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European Journal of Physical and Rehabilitation Medicine 2013 August;49(4):527-31


lingua: Inglese

Effect of supervision on ultrasonographic measurements. A blinded randomized cross-over study

Özçakar L. 1, Kara M. 2, Tekin L. 3, Karanfil Y. 1, Esen E. 1, Utku B. 1, Güven S. C. 1, Çağlayan G. 1, Youssefi A. 1, Pitruzzella M. 1, 4, Ciocchetti E. 1, 4, Açikel C. 5

1 Departments of Physical and Rehabilitation Medicine ands Sports Medicine, Hacettepe University Medical School Ankara, Turkey; 2 Department of Physical Medicine and Rehabilitation, Ankara Physical Medicine and Rehabilitation Training and Research Hospital, Ankara, Turkey; 3 Department of Physical Medicine and Rehabilitation, Gülhane Military Medical Academy, Haydarpaşa Training Hospital, Istanbul, Turkey; 4 Department of Physical Medicine and Rehabilitation, Tor Vergata University Medical School, Rome, Italy; 5 Department of Biostatistics, Gülhane Military Medical Academy, Ankara, Turkey


Background: Musculoskeletal ultrasound is becoming an increasingly popular clinical tool in the hands of physiatrists. Herewith, although the role of direct supervision (by an expert) is universally recognized as the core element for appropriate ultrasound training, to our best notice, its impact on ultrasonographic measurements has not been studied quantitatively in the hitherto literature.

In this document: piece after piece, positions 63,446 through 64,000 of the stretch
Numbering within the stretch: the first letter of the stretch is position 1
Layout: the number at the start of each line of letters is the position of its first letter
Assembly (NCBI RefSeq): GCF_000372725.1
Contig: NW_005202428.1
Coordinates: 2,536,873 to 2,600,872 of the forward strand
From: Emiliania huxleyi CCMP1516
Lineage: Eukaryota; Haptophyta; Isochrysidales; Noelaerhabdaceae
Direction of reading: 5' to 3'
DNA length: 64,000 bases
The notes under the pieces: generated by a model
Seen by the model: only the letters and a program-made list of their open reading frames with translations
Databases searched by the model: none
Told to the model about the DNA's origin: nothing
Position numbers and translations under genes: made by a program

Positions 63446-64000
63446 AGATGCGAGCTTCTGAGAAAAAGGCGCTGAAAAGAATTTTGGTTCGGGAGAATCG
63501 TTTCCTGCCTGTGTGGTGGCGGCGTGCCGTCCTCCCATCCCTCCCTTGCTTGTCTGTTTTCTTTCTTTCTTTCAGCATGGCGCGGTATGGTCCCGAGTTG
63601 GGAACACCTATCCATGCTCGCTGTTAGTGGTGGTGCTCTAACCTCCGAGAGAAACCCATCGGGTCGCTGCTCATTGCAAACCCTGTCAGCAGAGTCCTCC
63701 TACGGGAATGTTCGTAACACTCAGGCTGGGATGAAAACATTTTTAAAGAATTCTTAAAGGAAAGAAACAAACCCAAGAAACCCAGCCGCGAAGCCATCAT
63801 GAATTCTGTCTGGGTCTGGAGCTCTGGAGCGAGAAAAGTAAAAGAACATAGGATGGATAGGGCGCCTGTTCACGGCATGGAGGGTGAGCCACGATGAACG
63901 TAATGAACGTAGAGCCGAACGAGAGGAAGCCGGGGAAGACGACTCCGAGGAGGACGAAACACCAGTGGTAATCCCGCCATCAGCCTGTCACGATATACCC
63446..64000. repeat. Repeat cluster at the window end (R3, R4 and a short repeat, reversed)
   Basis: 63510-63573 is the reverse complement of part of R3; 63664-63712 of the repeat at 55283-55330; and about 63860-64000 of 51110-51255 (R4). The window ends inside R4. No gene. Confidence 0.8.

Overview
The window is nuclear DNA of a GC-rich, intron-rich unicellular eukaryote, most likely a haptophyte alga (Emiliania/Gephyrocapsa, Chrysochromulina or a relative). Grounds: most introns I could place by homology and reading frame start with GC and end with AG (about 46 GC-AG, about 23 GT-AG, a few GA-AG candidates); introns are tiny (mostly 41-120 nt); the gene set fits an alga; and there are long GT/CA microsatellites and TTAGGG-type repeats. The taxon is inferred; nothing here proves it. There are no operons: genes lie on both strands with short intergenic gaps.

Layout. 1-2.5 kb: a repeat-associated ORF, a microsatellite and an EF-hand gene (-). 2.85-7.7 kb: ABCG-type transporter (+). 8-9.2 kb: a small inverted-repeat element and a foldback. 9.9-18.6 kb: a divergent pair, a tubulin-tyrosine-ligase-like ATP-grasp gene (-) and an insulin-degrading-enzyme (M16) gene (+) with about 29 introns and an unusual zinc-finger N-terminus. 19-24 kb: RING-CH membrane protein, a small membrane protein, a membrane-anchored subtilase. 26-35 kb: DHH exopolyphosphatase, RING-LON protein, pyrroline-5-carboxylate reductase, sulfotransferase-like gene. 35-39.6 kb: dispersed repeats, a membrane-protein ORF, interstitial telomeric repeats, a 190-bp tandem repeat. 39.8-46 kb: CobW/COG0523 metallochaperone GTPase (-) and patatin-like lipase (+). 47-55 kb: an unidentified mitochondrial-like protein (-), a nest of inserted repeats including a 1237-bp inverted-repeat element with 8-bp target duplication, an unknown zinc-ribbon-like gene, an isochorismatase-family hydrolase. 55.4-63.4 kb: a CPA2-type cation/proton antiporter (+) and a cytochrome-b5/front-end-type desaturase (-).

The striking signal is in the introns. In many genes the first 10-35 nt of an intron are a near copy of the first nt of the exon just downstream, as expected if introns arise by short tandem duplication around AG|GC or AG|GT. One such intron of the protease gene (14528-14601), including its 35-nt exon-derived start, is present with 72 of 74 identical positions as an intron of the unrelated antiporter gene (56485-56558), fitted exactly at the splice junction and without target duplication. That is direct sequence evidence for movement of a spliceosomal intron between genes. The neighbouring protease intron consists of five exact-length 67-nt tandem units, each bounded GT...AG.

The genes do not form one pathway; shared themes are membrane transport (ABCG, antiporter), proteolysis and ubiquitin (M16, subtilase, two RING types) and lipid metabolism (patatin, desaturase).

Aim: To quantify the effect of supervision in the early period of musculoskeletal ultrasound training by using three different tissues (muscle-cartilage-tendon) as models.
Design: A blinded randomized cross-over study.
Setting: Physical Medicine and Rehabilitation Department of a University Hospital.
Population: A total of 9 sonographers (8 novice and 1 expert) were involved whereby the novice sonographers were randomly divided into two groups; Group A (N.=4) and Group B (N.=4).
Methods: All sonographers performed three thickness measurements; medial head of the gastrocnemius muscle, patellar tendon and femoral cartilage on the left lower limb of the same subject. The expert supervised Group A in the first half of the study (9 days), and Group B in the second half (9 days). Throughout the study period, all the participants were blinded to the data. Relative effectiveness, expert effect, order effect, treatment-period effect were studied for cross-over variance analysis.
Results: For all the three sites, measurements under the supervision of the expert were significantly different than those without him -p values pertaining to relative effectiveness, expert effect were 0.014, 0.013 for femoral cartilage; <0.001, <0.001 for gastrocnemius and <0.001, <0.001 for patellar tendon, respectively). For gastrocnemius muscle measurements, studying with the expert in the second half of the study (vs in the first half) was better concerning the precision of the measurements (order effect P<0.001).
Conclusion: Supervision during measurements of novice sonographers is crucial and their data should otherwise be interpreted attentively.

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